Day 2’s morning session continued with a policy discussion on the need for the governments of China, Myanmar, and Thailand to govern the Salween in a cooperative fashion. “Water links us to our neighbors in a way more profound and complex than any other,” noted Dr. Zhou Zhangui. Next, Mr. Permpongsacharoen proposed a three prong-plan for cooperative management consisting of an umbrella Salween River Commission (SRC) with a mandate following international laws and standards, an Ethnics Council to provide local communities an avenue for input, and a Regulatory Body to ensure performance of the Commission. The panelists stressed the need to learn from shortcomings in the Mekong River Commission – an intergovernmental commission for the lower Mekong Basin between the governments of Cambodia, Laos, Thailand, and Vietnam – when conceptualizing a potential SRC. These include problems with funding adequacy, public accountability, and public participation.

The proposal was well-received by the audience. And though discussion regarding cooperative management of the Salween was officially the focus of only one plenary session, a general call for the countries’ collaboration echoed throughout the conference. “More than 40 percent of the world’s population lives in river basins shared by multiple countries,” noted Professor Muang Muang Aye (Myanmar). “Water-sharing agreements could serve as a framework for more comprehensive international cooperation in other contexts.”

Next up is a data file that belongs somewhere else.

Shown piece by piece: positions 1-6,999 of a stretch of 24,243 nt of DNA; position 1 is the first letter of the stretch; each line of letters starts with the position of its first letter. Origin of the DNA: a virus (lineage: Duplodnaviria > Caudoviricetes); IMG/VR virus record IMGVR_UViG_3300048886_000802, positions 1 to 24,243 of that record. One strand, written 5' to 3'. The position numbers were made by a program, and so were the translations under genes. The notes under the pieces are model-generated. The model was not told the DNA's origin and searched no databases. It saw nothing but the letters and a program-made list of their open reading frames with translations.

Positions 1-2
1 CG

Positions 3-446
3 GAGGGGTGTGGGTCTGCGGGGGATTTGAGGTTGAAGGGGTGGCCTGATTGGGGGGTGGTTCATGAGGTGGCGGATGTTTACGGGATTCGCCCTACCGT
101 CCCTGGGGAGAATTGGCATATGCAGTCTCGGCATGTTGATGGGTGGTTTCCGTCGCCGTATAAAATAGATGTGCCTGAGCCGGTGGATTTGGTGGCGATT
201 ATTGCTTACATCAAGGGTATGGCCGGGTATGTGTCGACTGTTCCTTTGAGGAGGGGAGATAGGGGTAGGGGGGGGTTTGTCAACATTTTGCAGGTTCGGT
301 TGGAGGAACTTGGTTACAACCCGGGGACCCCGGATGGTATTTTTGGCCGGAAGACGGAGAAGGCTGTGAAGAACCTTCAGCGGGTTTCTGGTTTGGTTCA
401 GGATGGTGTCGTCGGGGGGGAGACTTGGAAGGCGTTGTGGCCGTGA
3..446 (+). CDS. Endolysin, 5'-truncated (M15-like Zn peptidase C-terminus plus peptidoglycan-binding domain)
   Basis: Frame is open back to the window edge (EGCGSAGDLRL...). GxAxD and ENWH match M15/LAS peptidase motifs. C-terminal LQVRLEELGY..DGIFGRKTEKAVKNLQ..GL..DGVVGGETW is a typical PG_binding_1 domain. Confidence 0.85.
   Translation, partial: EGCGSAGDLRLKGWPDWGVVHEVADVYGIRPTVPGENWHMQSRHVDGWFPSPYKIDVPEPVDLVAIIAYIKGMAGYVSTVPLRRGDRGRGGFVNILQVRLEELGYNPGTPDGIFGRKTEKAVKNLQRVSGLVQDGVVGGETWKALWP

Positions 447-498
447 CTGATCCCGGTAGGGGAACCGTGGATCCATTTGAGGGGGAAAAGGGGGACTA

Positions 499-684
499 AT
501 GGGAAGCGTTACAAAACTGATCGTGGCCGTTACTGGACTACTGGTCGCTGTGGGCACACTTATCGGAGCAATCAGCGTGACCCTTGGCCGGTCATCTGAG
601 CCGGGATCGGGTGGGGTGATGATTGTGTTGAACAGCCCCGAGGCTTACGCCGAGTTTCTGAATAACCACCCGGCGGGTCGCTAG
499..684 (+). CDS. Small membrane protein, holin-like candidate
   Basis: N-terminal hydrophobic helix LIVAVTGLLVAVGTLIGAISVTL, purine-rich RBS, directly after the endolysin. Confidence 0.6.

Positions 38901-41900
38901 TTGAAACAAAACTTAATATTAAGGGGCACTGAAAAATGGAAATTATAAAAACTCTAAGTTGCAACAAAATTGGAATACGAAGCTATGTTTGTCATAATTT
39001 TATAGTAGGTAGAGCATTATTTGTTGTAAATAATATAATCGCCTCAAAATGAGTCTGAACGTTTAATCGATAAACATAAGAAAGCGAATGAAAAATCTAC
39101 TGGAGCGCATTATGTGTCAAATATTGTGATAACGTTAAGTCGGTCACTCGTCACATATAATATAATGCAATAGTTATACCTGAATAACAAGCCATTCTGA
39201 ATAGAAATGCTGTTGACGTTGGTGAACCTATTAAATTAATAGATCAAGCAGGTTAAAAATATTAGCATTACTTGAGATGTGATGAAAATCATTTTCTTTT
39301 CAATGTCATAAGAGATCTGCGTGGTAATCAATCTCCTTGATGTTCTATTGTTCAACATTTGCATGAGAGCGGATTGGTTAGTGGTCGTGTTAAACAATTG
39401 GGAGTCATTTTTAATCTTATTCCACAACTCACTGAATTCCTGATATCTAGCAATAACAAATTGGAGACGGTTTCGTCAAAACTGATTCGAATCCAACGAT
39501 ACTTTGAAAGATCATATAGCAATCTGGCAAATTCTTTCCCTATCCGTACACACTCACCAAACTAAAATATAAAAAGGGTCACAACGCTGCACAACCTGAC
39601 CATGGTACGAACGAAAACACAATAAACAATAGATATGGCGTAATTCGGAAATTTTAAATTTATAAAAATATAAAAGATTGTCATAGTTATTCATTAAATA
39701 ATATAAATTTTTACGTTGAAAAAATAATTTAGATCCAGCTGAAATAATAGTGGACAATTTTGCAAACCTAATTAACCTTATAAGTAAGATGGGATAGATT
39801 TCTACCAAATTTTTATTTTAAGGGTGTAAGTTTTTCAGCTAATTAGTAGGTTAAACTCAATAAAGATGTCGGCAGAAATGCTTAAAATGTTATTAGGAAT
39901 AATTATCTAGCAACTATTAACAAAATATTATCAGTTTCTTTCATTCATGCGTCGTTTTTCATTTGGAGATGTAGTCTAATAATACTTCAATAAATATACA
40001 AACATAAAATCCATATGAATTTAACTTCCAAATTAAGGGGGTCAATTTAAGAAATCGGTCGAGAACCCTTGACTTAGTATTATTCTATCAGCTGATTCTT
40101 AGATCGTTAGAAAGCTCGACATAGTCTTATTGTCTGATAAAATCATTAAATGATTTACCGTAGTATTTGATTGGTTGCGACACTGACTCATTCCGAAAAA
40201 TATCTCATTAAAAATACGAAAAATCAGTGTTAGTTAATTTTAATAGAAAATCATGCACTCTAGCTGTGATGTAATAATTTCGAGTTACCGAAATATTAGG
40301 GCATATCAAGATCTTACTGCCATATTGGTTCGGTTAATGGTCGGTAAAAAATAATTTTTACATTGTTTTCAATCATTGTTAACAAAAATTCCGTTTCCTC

Participants listen to a question posed during the session on trans-boundary river cooperation. (Photo by Gus Greenstein.)

Participants listen to a question posed during the session on trans-boundary river cooperation. (Photo by Gus Greenstein.)

Yet true to its theme, the conference did not focus exclusively on technical policy discussion and university-level science, but rather allotted serious attention to “knowledge” in all senses of the word. This was especially apparent in the space given to grassroots movement leaders, community-level researchers, and Salween youth.

Voices from the ground

Talks from civil society leaders on topics ranging from “Marginal Ecology and the Movement of Local Communities against Lower Mekong Dams” to “Redefining Citizenship and Local Livelihoods on the Thai-Burmese Border” drew attention to the ‘multiple ecologies’ at play in the Salween discourse and provoked passionate discussion about how local, subaltern knowledge-systems should be more meaningfully incorporated at the policy level.

A related panel took on the emerging topic of community-based research, demonstrating its proven effectiveness and calling on academics and policymakers to more seriously consider it.